A photo posted by Lesya Soltys (@_minthint) on 

Or use a knitted one:

knitted backdrop for product photography

Source: www.etsy.com

You don’t even have to buy special cloth for that. Go through your sweaters, plaids, and rugs — they are all treasures.

Natural Background

Take what you sell and go for a walk to find backgrounds that would make great company to your product’s colors, shape, and dimension. Grass, sand, road, leaves, walls — the list goes on as long you can go.

A photo posted by Markus Lehto (@trnql) on 

Set the Light

Light is by far the most important factor for a beautiful picture. As mentioned above, natural lighting is best, but sometimes, direct natural light can be harsh and cause dark shadows and color distortions (making things look more orange than they are).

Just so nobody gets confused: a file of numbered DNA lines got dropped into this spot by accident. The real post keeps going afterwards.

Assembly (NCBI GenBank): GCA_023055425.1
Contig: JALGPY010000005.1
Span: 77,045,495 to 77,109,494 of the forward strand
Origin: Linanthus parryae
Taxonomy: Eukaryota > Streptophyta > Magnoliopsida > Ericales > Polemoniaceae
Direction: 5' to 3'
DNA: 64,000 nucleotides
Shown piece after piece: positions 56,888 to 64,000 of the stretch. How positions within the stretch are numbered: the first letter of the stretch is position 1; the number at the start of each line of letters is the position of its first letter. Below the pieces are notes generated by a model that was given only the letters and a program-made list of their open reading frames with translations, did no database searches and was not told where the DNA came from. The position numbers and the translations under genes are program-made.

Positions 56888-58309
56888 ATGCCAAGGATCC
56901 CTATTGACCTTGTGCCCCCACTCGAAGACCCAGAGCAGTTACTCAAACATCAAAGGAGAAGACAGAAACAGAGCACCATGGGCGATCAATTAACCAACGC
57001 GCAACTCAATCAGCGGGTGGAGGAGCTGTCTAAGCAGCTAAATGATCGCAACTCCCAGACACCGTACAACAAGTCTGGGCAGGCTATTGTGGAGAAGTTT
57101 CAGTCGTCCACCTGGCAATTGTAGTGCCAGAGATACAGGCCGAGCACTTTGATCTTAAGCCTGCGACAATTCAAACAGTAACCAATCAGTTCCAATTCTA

Shoot in Natural Light

If you can take photos directly next to a large window that receives natural light, that can prevent harsh shadows because it diffuses the light.

The other option is aiming for earlier morning hours or later afternoon hours when the sun is a little less harsh. You also don’t want the product to be backlit, so you want the source of light to be behind or to the side of you and above the camera/phone.

product photography day light

Source: pixc.com

Get a Lightbox

If you are going to consistently take and add new photos to your store as you expand your product catalog, and have no intentions of outsourcing product photography any time soon, buy a lightbox or go DIY.

DIY lightbox

You’ll need: your phone; a white poster board; a large, clear, plastic storage container; and 2-3 lamps (alternately: a kit like this one or this one, if you would have to go out and buy all those components).

How to shoot with a lightbox:

  • Put the white poster board in the storage container so that it curves from the bottom of the container up the back.
  • Position a lamp on each side of the storage container.